As an anthropologist he was recognized as a giant in the field in France and in Vietnam, but somehow less so in the English speaking world.
‘Condo’ was born in Vietnam in 1921 from a mixed background, went to Lycée in France in the 1930s and came back to Vietnam to study visual arts at the École des Beaux-Arts d’Indochine in Hanoi, but he quickly dropped out and developed an interest for the study of ethnologie.
In 1947 he came back to Vietnam for prolonged field research among the Mnong Gar in the village of Sar Luk in Vietnam’s Central Highlands.
His research was interrupted by a sudden disease which compelled him to go back to France.
The research resulted in a beautiful monograph,
“Nous avons mangé la forêt de la pierre-génie Gôo (1957)”,
written in the form of an ethnographic diary – or better: a chronicle – of the events in the village for one entire year, with an elaborate set of indexes.
It was an ethnographic experiment that foreshadowed the later ‘literary turn’ and ‘postmodern turn’ in anthropology, although he never considered himself a postmodernist and although he never quite received the credits for his pioneering style in the English speaking world.
That was different in France and in Vietnam.
The 2006 opening of the new Musée du Quai Branly in Paris – successor of the Musée de l’Homme – was celebrated with a temporary exhibition about Condo’s research in Sar Luk.
The exhibition travelled to Vietnam (Vietnam Museum of Ethnology in Hanoi) as well, and the person of Condo is seen by many Vietnamese ethnologists as the embodiment of ‘real’ in-depth anthropology, and thus as one of the major influences in Vietnamese anthropology.
Condo was never shy to speak out on political developments.
His stance against French colonial rule in Indochina brought him in conflict with the colonial authorities, and closed colonial Madagascar as field site for him.
His shock at the treatment of his erstwhile research subjects during a return visit to Sar Luk in the early 1960s – including confinement, torture and murder at the hands of US Special Forces – made him speak out against the US intervention in Vietnam and against what he considered ethnocide – a now common term that he first invented – in his book L’exotique est quotidien (The exotic is everyday).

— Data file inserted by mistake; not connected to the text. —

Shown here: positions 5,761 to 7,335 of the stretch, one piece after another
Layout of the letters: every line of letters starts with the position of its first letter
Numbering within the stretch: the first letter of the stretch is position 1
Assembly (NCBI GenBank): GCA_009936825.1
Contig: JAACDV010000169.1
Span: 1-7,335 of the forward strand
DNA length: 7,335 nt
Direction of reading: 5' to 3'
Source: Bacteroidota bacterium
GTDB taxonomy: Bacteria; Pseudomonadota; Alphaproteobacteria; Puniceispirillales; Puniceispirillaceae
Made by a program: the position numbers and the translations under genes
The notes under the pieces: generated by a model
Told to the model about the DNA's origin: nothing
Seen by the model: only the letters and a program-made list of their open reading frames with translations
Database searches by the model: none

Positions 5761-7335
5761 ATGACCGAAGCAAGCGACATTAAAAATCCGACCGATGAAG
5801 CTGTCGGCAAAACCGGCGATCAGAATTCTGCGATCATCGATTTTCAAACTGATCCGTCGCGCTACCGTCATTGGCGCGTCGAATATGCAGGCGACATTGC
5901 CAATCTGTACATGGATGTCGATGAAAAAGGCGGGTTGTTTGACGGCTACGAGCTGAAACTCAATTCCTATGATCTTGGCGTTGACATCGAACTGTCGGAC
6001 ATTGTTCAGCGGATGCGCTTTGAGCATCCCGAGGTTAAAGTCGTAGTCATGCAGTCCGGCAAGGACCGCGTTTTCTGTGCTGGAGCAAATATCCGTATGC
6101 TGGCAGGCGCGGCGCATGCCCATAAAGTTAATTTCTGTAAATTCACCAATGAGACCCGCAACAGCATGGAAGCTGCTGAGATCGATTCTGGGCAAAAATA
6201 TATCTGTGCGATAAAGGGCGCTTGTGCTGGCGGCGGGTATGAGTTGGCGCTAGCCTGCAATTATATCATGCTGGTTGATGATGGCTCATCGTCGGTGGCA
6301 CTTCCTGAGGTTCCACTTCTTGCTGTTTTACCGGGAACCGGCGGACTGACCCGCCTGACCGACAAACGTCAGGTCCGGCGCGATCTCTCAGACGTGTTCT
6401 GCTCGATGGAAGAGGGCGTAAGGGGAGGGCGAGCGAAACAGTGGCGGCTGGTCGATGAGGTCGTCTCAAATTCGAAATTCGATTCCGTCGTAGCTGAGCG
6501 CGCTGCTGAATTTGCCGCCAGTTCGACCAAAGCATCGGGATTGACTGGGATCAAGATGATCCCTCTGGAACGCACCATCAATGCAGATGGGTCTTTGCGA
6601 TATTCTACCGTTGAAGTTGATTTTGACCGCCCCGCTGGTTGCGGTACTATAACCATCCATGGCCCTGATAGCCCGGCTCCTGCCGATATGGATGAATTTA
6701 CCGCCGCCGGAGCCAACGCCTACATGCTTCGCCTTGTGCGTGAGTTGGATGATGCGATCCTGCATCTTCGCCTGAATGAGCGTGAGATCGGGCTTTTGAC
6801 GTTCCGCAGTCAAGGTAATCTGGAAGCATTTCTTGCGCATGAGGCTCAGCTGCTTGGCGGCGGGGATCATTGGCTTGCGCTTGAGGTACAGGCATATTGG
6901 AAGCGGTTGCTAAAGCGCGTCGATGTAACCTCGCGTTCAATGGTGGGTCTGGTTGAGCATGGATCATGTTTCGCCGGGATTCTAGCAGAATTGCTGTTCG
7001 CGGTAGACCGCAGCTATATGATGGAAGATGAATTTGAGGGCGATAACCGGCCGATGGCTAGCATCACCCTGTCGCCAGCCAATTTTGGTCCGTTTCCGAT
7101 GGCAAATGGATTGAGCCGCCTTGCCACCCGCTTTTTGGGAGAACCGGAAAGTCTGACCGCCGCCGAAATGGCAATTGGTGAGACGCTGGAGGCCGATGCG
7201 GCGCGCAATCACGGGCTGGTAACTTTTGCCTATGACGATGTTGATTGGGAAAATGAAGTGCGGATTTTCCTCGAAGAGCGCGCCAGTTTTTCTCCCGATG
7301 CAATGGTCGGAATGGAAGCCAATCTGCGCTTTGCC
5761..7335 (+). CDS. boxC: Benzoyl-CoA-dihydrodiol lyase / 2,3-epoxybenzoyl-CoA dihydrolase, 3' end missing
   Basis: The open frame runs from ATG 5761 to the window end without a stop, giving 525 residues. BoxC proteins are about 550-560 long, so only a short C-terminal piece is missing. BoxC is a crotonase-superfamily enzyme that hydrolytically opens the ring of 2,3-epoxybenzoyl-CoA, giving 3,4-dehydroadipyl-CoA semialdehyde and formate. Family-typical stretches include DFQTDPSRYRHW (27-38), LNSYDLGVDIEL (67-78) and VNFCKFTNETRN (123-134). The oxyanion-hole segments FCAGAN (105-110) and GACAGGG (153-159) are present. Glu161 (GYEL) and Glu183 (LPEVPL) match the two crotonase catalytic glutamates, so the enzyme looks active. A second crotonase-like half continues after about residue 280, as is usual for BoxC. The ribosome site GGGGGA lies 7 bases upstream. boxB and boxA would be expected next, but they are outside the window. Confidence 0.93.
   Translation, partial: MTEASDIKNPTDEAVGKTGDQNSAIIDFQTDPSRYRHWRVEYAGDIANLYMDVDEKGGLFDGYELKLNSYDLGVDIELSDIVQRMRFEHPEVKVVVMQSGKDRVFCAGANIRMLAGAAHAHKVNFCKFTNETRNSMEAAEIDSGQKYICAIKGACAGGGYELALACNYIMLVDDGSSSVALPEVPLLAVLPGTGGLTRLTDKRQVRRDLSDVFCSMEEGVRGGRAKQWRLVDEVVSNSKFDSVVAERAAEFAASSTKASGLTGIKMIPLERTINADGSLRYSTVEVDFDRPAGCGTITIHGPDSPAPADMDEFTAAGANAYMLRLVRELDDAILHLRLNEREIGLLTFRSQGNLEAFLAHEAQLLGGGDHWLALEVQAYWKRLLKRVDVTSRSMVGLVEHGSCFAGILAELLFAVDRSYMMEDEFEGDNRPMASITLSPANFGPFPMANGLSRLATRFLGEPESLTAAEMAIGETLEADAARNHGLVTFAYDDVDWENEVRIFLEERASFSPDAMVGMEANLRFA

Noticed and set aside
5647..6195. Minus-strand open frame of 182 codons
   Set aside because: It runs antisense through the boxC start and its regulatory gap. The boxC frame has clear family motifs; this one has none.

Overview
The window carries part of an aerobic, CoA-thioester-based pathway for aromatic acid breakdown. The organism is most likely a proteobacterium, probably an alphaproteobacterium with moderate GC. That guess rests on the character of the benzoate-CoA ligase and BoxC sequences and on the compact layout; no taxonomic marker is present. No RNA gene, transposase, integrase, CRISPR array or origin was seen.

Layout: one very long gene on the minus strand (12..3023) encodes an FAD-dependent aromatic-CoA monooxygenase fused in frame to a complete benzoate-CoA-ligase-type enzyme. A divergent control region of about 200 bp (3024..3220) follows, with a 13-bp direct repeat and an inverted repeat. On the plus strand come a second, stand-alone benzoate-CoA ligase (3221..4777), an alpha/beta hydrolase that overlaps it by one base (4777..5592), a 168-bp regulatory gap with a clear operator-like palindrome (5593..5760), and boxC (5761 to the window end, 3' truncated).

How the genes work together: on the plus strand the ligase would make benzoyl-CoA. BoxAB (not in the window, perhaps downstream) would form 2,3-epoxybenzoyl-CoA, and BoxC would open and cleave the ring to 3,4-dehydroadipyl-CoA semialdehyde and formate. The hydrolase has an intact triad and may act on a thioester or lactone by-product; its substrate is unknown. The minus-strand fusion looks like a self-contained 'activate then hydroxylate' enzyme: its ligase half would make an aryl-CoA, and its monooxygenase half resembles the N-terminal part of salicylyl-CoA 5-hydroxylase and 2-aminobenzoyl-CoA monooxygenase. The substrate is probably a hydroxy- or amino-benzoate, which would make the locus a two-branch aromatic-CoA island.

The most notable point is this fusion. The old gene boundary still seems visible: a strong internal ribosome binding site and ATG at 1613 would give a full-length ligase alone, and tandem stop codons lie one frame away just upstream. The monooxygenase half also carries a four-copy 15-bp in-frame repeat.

He accused the US Embassy in Saigon of illegally translating and distributing his first monograph which he felt was used for the ethnocide of the people described in it, and was moreover shocked that it appeared without indexes.
In 1972 he delivered an impassioned distinguished lecture at the annual meeting of the American Anthropological Association about the difficult relationship between anthropology and warfare; later on he told me about his experiences – as a métis – with the racist attitudes in the US during various visiting professorships in the 1960s.
Condo continued to work and publish on a wide variety of topics – mythology, linguistics, slavery, state formation, swidden and fixed agriculture, to name but a few topics – based on research in various countries and territories.
He also had literary talent, as was clear from his Foreword to a new edition of Chateaubriand’s 1844 novel La vie de Rancé, which acquired a special meaning for Condo after an extremely traumatic event in his personal life.
In spite of tragedy, Condo was someone who enjoyed life to the fullest and to some extent turned his own life into a work of art – loving public attention and recognition for his work and his person.
For me – as for many other anthropologists in France and beyond – Condo was a mentor and a source of inspiration, who was extremely generous to students and younger scholars.
I first met him when I came to Paris in 1983, preparing for my studies on – later also in – Vietnam.
He invited me to do research at the Centre de Documentation et Recherche sur l’Asie du Sud-Est et Monde Insulindien (CeDRASEMI) which he had set up in Valbonne, just outside Antibes on the French Côte d’Azur, but which – as an experiment in French academic decentralization – was short-lived.
After my fieldwork in Vietnam’s Central Highlands he invited me back to Paris in 1992 to give a presentation at his séminaire in Paris, and I had the good fortune that he was willing to be an external examiner for my doctoral dissertation in Amsterdam.
When I worked in Vietnam in the second half of the 1990s I hosted him when he participated in a conference on customary law in Vietnam’s Central Highlands.
After that, whenever my work brought me to Paris I tried to meet him.
The last time I visited him was in March 2009; by that time his health was not so robust anymore.
With Condo another giant whose life spanned various periods in the history of Vietnam’s Central Highlands has gone on – after Jacques Dournes and Gerald Hickey.
Georges Condominas was an inspirational and generous scholar, somebody with artistic talent and with political courage.
The world will be emptier without him.
He leaves behind his wife Claire Merleau-Ponty and his children; as well as numerous scholars who call themselves Condo’s pupils and students.
By Oscar Salemink (*)
(*) Professor in the Anthropology of Asia Department of Anthropology Faculty of Social Sciences, University of Copenhagen